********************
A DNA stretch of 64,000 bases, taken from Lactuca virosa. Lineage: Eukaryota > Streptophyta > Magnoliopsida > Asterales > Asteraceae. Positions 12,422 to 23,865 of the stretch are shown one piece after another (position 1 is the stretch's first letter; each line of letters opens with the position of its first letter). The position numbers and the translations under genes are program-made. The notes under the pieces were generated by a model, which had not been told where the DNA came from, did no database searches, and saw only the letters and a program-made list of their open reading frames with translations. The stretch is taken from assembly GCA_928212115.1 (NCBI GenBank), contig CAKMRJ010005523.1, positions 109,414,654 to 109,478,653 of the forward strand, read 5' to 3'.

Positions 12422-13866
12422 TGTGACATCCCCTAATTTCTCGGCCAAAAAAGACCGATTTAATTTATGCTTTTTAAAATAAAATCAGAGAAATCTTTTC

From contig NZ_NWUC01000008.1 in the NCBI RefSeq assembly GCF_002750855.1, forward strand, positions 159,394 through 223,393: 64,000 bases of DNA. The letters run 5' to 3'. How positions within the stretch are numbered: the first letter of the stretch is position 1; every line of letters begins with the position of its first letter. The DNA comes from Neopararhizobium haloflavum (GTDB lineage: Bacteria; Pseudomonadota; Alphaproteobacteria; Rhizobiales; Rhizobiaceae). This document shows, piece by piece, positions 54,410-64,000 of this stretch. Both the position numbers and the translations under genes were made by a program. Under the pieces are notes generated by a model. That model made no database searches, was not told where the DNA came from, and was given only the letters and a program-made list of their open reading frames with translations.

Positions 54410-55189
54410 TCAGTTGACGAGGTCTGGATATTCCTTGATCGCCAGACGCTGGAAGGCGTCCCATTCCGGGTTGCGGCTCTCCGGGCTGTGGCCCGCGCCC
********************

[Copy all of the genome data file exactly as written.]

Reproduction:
A DNA stretch of 64,000 bases, taken from Lactuca virosa. Lineage: Eukaryota > Streptophyta > Magnoliopsida > Asterales > Asteraceae. Positions 12,422 to 23,865 of the stretch are shown one piece after another (position 1 is the stretch's first letter; each line of letters opens with the position of its first letter). The position numbers and the translations under genes are program-made. The notes under the pieces were generated by a model, which had not been told where the DNA came from, did no database searches, and saw only the letters and a program-made list of their open reading frames with translations. The stretch is taken from assembly GCA_928212115.1 (NCBI GenBank), contig CAKMRJ010005523.1, positions 109,414,654 to 109,478,653 of the forward strand, read 5' to 3'.

Positions 12422-13866
12422 TGTGACATCCCCTAATTTCTCGGCCAAAAAAGACCGATTTAATTTATGCTTTTTAAAATAAAATCAGAGAAATCTTTTC

From contig NZ_NWUC01000008.1 in the NCBI RefSeq assembly GCF_002750855.1, forward strand, positions 159,394 through 223,393: 64,000 bases of DNA. The letters run 5' to 3'. How positions within the stretch are numbered: the first letter of the stretch is position 1; every line of letters begins with the position of its first letter. The DNA comes from Neopararhizobium haloflavum (GTDB lineage: Bacteria; Pseudomonadota; Alphaproteobacteria; Rhizobiales; Rhizobiaceae). This document shows, piece by piece, positions 54,410-64,000 of this stretch. Both the position numbers and the translations under genes were made by a program. Under the pieces are notes generated by a model. That model made no database searches, was not told where the DNA came from, and was given only the letters and a program-made list of their open reading frames with translations.

Positions 54410-55189
54410 TCAGTTGACGAGGTCTGGATATTCCTTGATCGCCAGACGCTGGAAGGCGTCCCATTCCGGGTTGCGGCTCTCCGGGCTGTGGCCCGCGCCC